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Strategizing the commons (3): The fallacy of the Model

photo of Michel Bauwens

Michel Bauwens
15th January 2013


* Article: Massimo de Angelis, Crises, Movements and Commons. Borderlands e-journal, VOLUME 11 NUMBER 2, 2012.

Massimo de Angelis has written an interesting essay on how to correlate the growth and re-emergence of the commons, with the rythms of the rise and fall of social and political movements, with a view on the transformation of the present society.

We’ll present it in five installments as a necessary thinkpiece for transformation-oriented commoners.

In this third installment, the author discusses the “fallacy of the political”.

Key thesis: prefigurative strategies are not sufficient! You can’t just build a new society within the old.

Excerpted from Massimo de Angelis:

“This priority of social (rather than political) revolution also implies that to bring about radical transformation we do not need to have a worked-out system to replace the old one before dreaming or wishing its demise. Quite the contrary, and indeed, we have here the second fallacy that I think underpins discourses on radical social change. The fallacy of the model is a fallacy of the widespread idea according to which in order to replace the current system (model), another system (model) needs to be ready to take its place. Unfortunately, this is not the way history works, nor systems, any systems. Alternative systems can certainly be imagined and problematised, but it is not through their ‘implementation’ that the development history of the modes of production occurs. Systems are not implemented, their dominance emerges, and their emergence occurs through the related processes of social revolution and political revolutions, with the former creating the source upon which the latter get their power to perturbate capital while at the same time develop its autonomy.

The process of social revolution is ultimately a process of finding solutions to the problems other existing social systems cannot solve (most likely because they have been generated by them). This implies the establishment of multi-scalar systems of social action that reproduce life in modes, systemic processes, social relations and guiding values and senses that seek an alternative path from the dominant ones and that are able to reproduce at greater scale through networking and coordination. What has become increasingly clear from the various movements in the last few decades, from the Zapatistas in the mid-1990s to the Occupy movement in 2011, is that whatever alternative put forward by an idiosyncratic section of the movement—whether micro or macro, whether participatory budgets, reconfiguration of social spending by the central state, transitions towns, renewable energy cooperatives, self-managed factories, noncriminalised cyber-activism, defence of traditional communities along a river bed threatened by enclosures, general assemblies, selfmanaged public squares and so on—they all depended on some form of commons, that is, social systems at different scales of action within which resources are shared, and in which a community defines the terms of the sharing, often through forms of horizontal social relations founded on participatory and inclusive democracy. These two elements of commons come to life through concrete life practices developed on the ground, their systems of values quite distinct from the value practices of capital and that develops and reproduces the social power necessary to sustain and give forms to the commons system. This social labour and correspondent forms of cooperation located within commons and that (re)produce them is what we call ‘commoning’.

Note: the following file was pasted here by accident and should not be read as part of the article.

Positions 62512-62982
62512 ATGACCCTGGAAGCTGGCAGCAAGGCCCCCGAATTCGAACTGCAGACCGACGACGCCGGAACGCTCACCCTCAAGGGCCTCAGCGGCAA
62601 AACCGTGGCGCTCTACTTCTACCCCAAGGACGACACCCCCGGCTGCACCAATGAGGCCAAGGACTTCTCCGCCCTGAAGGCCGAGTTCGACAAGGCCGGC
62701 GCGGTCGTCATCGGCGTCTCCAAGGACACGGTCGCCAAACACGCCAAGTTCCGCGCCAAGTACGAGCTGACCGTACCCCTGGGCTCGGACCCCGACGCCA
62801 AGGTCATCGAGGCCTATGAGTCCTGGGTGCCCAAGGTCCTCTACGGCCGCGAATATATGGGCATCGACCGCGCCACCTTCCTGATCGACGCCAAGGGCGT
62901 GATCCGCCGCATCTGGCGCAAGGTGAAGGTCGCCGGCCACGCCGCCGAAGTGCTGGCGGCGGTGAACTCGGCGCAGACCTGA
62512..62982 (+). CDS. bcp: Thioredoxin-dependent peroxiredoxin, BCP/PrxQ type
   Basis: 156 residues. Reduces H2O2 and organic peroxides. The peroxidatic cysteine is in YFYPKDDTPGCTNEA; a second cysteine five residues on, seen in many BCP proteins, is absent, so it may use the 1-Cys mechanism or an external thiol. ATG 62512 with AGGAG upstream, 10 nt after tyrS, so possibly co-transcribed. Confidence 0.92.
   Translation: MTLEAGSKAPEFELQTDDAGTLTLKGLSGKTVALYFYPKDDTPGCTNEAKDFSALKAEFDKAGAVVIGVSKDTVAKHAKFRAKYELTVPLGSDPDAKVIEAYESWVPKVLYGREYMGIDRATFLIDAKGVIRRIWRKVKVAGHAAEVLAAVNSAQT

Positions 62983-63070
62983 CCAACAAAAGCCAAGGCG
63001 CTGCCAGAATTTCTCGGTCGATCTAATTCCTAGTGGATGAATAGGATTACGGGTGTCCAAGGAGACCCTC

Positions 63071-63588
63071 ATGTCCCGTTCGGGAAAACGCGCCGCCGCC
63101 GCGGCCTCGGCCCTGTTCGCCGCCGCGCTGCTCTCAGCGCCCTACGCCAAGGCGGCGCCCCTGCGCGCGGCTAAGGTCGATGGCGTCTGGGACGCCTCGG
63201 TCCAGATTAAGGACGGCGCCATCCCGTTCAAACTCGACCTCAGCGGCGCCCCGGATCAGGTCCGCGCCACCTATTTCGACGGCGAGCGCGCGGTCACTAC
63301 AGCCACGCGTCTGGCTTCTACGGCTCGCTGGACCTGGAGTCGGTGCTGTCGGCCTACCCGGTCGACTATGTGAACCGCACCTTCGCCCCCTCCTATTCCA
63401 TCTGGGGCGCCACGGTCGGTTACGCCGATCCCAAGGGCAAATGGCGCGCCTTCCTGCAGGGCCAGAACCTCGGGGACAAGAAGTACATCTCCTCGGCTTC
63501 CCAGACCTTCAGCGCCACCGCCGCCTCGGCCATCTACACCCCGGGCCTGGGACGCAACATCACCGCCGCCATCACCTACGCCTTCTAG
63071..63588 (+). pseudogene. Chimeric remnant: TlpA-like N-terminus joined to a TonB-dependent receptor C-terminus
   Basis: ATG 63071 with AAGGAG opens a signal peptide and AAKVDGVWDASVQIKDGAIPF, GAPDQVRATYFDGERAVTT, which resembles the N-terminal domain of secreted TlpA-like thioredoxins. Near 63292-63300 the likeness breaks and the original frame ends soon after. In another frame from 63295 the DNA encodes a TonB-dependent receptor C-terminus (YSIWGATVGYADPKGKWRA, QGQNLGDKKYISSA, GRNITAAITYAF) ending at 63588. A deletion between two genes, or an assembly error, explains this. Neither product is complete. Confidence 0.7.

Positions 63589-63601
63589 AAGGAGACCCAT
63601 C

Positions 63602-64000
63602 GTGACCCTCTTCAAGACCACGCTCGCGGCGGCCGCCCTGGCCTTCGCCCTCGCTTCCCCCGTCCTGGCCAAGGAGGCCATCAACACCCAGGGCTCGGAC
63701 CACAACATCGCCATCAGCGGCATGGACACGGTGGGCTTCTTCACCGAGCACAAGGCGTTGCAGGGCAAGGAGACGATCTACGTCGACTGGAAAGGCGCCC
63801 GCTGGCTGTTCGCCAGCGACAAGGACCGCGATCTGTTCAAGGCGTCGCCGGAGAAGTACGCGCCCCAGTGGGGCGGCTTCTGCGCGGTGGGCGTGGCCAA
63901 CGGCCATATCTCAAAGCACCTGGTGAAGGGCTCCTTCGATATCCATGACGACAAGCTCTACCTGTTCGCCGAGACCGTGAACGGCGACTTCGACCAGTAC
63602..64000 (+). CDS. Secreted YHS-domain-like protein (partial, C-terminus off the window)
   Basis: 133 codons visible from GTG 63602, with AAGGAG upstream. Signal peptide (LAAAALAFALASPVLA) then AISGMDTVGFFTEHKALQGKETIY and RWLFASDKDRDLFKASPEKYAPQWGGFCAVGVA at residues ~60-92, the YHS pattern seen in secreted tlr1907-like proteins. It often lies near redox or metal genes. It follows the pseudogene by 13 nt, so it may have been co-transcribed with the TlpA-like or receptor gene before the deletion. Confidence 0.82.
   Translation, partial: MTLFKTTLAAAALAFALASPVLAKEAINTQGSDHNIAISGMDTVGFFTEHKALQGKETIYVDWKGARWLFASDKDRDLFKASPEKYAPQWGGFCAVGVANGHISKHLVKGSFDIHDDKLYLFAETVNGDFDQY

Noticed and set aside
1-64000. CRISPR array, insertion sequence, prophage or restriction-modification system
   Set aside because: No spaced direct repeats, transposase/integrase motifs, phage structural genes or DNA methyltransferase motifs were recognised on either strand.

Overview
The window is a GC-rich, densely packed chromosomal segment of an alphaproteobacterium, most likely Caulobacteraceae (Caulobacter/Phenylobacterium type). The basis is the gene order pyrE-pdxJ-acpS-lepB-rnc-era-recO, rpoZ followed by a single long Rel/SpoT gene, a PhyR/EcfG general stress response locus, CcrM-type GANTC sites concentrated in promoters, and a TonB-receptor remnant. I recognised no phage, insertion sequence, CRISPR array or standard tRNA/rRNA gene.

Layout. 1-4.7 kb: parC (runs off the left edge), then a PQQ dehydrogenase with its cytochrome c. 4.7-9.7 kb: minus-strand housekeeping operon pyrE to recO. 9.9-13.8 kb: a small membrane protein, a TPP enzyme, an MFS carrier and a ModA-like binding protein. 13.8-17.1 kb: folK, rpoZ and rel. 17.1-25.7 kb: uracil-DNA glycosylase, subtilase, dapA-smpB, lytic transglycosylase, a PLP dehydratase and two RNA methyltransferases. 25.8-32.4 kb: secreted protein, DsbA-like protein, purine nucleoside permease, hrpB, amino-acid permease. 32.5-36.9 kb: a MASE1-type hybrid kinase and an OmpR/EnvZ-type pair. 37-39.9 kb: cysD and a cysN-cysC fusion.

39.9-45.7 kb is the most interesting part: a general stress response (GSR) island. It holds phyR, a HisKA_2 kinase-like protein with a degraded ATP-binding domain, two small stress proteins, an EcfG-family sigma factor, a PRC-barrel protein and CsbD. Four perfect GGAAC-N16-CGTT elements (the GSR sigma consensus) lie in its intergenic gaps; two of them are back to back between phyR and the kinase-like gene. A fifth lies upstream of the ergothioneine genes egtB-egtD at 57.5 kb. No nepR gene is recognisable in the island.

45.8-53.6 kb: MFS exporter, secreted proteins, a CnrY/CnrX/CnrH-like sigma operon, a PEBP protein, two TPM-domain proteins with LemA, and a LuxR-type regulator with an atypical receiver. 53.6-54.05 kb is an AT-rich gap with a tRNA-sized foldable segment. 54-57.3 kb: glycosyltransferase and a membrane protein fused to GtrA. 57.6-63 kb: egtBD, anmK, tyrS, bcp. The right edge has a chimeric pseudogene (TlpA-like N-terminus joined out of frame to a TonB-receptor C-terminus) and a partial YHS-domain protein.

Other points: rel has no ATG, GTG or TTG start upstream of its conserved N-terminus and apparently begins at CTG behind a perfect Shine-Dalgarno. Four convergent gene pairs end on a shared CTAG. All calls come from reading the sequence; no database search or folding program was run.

The relation between social and political revolution is thus the relation between the social systems that underpin them, that is commons and movements, and I suggest we should take Marx’s warning about radical transformation beyond capitalism very seriously, when he says in the Grundrisse that ‘if we did not find concealed in society as it is the material conditions of production and the corresponding relations prerequisite for a classless society, then all attempts to explode it would be quixotic’ (Marx 1973 [1859], p. 158).

Commons are these concealed, latent material conditions in which a classless society can be given form. In fact, commons are latent within society and channel all the support and resources through which we reproduce our lives and knowledge. We are generally born into one, even if it only consists of interactions with our parents or careers, and siblings or friends. As soon as the process of socialisation begins, we reproduce our subjectivities in bodies and spirit through engagement in networks of social cooperation which confront us with the need to develop values and measures that are truly alternative to the subordination of life to profit or that push us to learn to adapt to it while keeping a distinct identity. As soon as these networks of social cooperation develop into systematic patterns, we have all the elements of commons: pool of resources, communities and commoning.

We have therefore that

1. Commons are diffused and pervasive within the social body. They are truly everywhere even if often invisible to us.

Commons are everywhere because all forms of social cooperation, even capitalist forms, require spaces in which people pool recources and engage in non-commodified practices. It goes without saying that this also imply that many commons are inserted as part of larger non-commons social systems that constrain and channels their selection and motivations, thus limiting and shaping their autonomy and autopoiesis.